According to the Missouri Department of Economic Development, the Show-Me State has low costs of living and an economic situation that ranks fourth in the nation for employment diversity. Top industries in the state such as advanced manufacturing, defense and health sciences all have a need for the type of skilled workers that training programs at technical schools in Missouri can provide.
Getting a trade education in a specific region or city can bring even more advantages to your job search. Aviation technology students in St. Louis have a prime target for employment after graduation — aircraft maker Boeing recently opened a facility in the city and was recognized by the Missouri Chamber of Commerce and Industry as one of the fastest-growing companies in the region. Tech-focused workers might want to think about Kansas City, where tech jobs grew by more than 150 percent in 2017.
Why is Missouri Good for Vocational/Technical Schools?
Training at career technical education (CTE) schools in Missouri can provide career-ready skills as well as a few advantages over a university bachelor's degree program. One big one is that university catalogs tend to be fairly light on occupational programs, so you're more likely to have access to the specific training you're looking for.
Missouri CTE certification is also a significantly more cost-effective option for students hoping to use college as a springboard to a career. University students in Missouri paid an average of nearly $8,400 in tuition and fees in 2018, while students at public trade schools and community colleges were charged an average of less than $3,300 for a full year of training.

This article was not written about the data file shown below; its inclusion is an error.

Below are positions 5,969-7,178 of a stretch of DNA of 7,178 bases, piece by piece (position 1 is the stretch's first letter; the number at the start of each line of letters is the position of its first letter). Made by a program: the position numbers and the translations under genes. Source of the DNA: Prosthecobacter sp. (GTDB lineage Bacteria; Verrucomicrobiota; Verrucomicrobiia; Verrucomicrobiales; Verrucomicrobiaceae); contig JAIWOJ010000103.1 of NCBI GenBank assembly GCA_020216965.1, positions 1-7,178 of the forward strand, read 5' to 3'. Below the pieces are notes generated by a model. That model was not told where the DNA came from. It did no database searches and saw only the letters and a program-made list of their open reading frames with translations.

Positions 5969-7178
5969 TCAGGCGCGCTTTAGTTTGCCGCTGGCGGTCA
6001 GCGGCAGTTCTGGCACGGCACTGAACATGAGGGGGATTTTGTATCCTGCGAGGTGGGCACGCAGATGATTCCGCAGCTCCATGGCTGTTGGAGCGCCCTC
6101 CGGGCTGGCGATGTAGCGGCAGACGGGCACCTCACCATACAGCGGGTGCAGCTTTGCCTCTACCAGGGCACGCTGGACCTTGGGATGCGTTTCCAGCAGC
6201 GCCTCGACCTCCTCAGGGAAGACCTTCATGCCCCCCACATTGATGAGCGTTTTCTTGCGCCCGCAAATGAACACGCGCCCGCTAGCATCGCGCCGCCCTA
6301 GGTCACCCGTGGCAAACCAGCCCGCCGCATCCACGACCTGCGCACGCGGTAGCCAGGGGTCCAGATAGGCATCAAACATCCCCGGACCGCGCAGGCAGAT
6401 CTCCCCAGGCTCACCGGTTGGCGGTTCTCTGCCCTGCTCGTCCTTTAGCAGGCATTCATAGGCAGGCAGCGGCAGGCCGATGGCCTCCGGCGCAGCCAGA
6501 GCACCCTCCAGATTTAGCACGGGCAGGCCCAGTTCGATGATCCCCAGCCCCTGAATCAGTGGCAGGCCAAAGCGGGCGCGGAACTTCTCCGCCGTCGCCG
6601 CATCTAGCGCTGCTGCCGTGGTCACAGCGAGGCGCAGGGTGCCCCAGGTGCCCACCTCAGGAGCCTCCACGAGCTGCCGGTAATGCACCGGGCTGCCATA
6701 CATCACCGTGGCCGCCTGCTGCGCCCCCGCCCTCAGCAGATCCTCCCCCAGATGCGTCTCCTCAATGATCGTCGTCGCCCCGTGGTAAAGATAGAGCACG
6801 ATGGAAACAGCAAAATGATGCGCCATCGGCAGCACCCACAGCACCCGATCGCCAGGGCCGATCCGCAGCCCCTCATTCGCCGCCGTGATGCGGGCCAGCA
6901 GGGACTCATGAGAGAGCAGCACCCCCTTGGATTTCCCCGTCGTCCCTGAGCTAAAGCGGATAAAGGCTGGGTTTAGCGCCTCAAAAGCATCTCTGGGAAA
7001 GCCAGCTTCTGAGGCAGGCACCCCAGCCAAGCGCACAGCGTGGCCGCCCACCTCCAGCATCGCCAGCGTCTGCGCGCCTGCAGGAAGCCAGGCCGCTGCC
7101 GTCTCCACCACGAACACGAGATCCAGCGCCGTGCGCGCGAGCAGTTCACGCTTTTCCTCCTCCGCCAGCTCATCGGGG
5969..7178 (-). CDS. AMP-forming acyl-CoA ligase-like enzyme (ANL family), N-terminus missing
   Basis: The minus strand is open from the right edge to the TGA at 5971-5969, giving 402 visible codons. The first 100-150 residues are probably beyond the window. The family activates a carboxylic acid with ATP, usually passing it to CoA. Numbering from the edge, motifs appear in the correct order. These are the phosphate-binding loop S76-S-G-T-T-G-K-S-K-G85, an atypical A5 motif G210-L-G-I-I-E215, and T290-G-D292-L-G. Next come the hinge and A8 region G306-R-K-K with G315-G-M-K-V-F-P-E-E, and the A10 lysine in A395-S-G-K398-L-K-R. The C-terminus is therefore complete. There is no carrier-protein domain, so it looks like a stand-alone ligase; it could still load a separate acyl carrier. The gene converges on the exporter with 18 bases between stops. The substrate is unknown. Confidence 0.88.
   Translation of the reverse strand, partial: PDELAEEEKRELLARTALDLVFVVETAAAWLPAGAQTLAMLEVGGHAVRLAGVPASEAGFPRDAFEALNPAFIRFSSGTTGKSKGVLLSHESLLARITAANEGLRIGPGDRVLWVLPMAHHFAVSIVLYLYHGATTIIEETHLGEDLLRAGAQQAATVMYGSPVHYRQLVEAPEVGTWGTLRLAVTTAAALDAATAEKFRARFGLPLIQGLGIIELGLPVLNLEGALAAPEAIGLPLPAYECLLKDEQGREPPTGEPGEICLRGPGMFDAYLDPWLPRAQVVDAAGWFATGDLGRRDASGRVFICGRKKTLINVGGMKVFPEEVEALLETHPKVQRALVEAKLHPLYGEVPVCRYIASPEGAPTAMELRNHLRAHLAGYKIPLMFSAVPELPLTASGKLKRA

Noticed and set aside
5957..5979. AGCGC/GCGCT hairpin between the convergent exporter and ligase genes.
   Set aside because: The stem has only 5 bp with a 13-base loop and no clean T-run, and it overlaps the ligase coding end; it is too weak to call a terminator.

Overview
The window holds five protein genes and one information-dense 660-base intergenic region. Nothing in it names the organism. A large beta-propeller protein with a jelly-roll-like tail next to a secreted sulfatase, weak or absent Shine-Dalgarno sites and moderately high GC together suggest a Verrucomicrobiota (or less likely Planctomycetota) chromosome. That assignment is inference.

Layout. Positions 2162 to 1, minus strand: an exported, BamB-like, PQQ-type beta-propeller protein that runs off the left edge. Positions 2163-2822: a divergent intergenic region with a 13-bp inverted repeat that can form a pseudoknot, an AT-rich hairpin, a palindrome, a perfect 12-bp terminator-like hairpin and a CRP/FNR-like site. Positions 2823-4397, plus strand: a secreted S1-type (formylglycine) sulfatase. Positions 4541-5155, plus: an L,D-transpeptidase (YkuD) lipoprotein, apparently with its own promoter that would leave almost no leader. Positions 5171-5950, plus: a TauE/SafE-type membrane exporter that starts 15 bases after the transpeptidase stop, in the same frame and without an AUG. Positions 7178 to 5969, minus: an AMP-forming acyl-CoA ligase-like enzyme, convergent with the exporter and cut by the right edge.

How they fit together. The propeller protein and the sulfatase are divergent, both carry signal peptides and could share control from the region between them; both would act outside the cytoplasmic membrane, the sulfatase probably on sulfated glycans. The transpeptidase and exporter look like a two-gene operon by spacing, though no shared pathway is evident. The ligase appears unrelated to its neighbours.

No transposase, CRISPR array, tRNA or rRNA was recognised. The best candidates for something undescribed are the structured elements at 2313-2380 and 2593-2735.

If you're thinking about attending campus-based or online trade schools in Missouri, it can help to know which schools are the best in the state how you can find help paying for your training. Read on for our list of the top trade schools in the state and tips on how to apply for financial aid in Missouri.
Highest-Paying and Fastest-Growing Careers in Missouri
How to Apply Financial Aid in Missouri Trade Schools
Trade school programs may be less costly than university degrees, but paying for college can still be a burden on your personal finances. Student aid is available for most career training programs at eligible schools, and it can make a big difference in a student's quality of life.
If you're planning to seek financial aid for your degree or certificate, you'll need to know about the Free Application for Student Financial Aid. Better known around campus as the FAFSA, this document serves as an all-purpose application to programs like federal work-study and the Pell Grant. It's also a necessary part of the application process for many Missouri scholarships at the state and institutional levels.
To learn more about the FAFSA and pick up some other helpful tips on student aid, check out the financial aid guide on this site. Here's a quick list of Missouri scholarships that you may be able to use to help offset the cost of college: